After the Fire
The smoke was tremendous—choking flesh made sky. It was even lovelier than the flames, great hands wrenching wood from stone, not a surgeon’s hands—anatomical, precise—but a drunk old pugilist ready to go down swinging. Or maybe they were more like teeth, ripping and tearing in one long devouring breath the entirety of my childhood. Of course, it wasn’t just the house. My father, brother, lover all burned. The three men in my life, their bodies grown round with beer and steak and wine. My mother had disappeared long ago. Hers was a diminishment, a gradual acknowledgment that her space grew smaller and smaller with each breath of my father or brother or lover, until finally, one warm July morning, she exhaled and collapsed into memory. Now, the heat and smoke rise and take the shape of her, phoenix-like, though I know it is only an illusion, a trick of the mind to render what is painful, to feel the pleasure of lapping at old wounds. As my mother became air, my father, brother, and lover remain grounded, their bodies a kind of permanence. Now they are piles of ash and teeth and bone, ready to drift into a plate of spaghetti, to slip through the gears of a pocket watch, to be sucked into my little cousin’s nose right before he sneezes.
The Ember That Follows Me
I didn’t notice it at first, tiny incorporeal thing, lingering after the fire took everything. It hovers, tendril-bright, just above my head. It could be a piece of foundation or a bit of not-so-flame-retardant curtain, burning with the quiet intensity of sight. It has nowhere and nothing else to be. I hold out my hand and it lands, dust-mote of flame, and slowly begins burning through my skin. I place a washcloth beneath it. It takes an entire day to burn through the cloth. After all, isn’t that what washcloths are for: to stave off entropy? In this way we travel, the ember and I, through the neighborhoods that once belonged to me, or perhaps, that belonged only to the slow rust-vine slipping around the playground like a noose. Ownership is tricky that way. When the filet of salmon slides through your stomach, does it remember the fisherman’s daughter, the way she tucked her hair behind her ears when she was embarrassed? Does it remember last month’s unseasonably warm rains? Does it remember Christ, the way He ripped it from one into many and then nothing? Does it think this tearing of flesh brings it closer to God?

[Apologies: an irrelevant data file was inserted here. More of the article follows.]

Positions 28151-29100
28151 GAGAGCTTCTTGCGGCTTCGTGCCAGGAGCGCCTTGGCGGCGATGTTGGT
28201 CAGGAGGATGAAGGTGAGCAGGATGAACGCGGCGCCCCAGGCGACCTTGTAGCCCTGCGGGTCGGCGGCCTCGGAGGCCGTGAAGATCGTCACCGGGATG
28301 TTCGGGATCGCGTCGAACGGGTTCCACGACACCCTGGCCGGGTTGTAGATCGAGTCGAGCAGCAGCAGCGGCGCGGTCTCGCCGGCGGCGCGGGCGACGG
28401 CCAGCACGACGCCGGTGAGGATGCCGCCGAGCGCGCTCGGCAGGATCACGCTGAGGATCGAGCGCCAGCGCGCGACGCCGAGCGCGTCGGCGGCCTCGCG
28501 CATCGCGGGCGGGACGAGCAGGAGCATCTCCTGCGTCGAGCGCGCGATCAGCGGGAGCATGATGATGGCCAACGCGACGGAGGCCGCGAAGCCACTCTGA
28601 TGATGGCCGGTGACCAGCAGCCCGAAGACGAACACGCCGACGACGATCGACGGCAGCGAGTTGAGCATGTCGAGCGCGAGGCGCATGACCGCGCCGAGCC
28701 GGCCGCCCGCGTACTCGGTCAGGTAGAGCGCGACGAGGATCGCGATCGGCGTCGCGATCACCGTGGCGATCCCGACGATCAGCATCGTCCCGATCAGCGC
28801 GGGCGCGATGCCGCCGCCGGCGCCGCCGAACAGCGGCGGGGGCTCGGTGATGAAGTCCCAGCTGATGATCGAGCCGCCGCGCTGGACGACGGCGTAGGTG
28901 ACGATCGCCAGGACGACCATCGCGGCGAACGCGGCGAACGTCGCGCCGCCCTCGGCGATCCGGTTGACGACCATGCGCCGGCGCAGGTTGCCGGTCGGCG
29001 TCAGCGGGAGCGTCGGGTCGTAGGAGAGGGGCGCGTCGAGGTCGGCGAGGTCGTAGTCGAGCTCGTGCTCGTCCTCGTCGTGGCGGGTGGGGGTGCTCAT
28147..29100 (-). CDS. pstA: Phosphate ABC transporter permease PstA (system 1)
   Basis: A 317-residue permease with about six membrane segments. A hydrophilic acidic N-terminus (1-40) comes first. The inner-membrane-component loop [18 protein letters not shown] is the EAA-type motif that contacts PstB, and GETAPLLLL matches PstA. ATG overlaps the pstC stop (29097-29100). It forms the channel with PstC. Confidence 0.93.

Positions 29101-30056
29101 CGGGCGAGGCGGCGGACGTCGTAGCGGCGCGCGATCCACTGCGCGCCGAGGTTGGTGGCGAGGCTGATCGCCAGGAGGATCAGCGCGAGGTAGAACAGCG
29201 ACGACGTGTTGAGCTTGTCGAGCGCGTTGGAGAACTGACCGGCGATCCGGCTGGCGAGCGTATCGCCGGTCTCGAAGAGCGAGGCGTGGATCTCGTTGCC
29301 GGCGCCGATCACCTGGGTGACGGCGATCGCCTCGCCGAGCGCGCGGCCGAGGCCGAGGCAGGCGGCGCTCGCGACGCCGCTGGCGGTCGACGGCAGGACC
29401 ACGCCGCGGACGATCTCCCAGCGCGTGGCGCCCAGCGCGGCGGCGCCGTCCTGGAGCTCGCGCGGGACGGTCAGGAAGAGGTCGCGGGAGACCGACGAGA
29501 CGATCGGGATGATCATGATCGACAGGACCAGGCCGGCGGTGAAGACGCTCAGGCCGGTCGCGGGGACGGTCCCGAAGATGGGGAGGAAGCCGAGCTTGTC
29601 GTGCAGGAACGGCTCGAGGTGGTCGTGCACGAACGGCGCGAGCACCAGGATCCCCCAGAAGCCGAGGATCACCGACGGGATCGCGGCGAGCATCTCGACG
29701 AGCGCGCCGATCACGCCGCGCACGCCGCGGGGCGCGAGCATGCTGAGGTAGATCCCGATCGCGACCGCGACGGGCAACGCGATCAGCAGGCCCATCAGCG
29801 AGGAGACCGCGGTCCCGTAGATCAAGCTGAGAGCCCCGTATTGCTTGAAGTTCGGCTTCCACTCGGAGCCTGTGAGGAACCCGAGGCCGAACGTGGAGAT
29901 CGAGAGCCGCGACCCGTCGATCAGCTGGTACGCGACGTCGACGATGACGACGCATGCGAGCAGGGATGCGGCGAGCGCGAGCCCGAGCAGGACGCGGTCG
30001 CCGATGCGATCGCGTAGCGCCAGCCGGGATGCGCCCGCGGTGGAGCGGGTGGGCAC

The First Place We Travel
The ember seems to desire somewhere noisy and full of life. Perhaps its hunger is stronger than I realize; perhaps I mistake wisdom for patience. I am not interested in buildings filled with people who scrape their teeth against the sky, so we walk through the woods at the edge of town. The trees shake their mystery into the damp air. They don’t seem to enjoy our presence. I remember the first time I kissed my now-dead lover underneath a sycamore covered in ants. That tree was dead, but my lover was still alive. The forest can tell I’m the kind of girl who ignores the pain of others. Have you always been so selfish, the tall pine in front of me asks. The ember comes to my defense with a stirring rendition of breakfast cereal. The trees shake their leaves at us, then their branches, then pour sap from several strategically placed holes. It is obscene. I lead the ember through the thick dead heart of the woods until we come to a cabin. It is made of logs but is not a log cabin. The chimney is not pouring smoke but it will soon. Inside there is a wooden bed and a wooden chest and a wooden rug and two wooden chairs. On the walls are wooden heads: bear, deer, elk. Their mouths are open and they are full of wooden teeth. Good one, I say to the trees. The trees shake with a mirth entirely at our expense. They are real assholes.
Melissa Reddish’s short story collection, My Father is an Angry Storm Cloud, was published by Tailwinds Press in 2015. Her flash fiction chapbook, The Distance Between Us, was published by Red Bird Chapbooks in 2013. Her work has appeared in decomP, Prick of the Spindle, and Northwind, among others. Melissa teaches English and directs the Honors Program at Wor-Wic Community College.
This excerpt is reprinted with the permission of Conium Press from Girl & Flame by Melissa Reddish. Copyright © 2016 Melissa Reddish and Conium Press.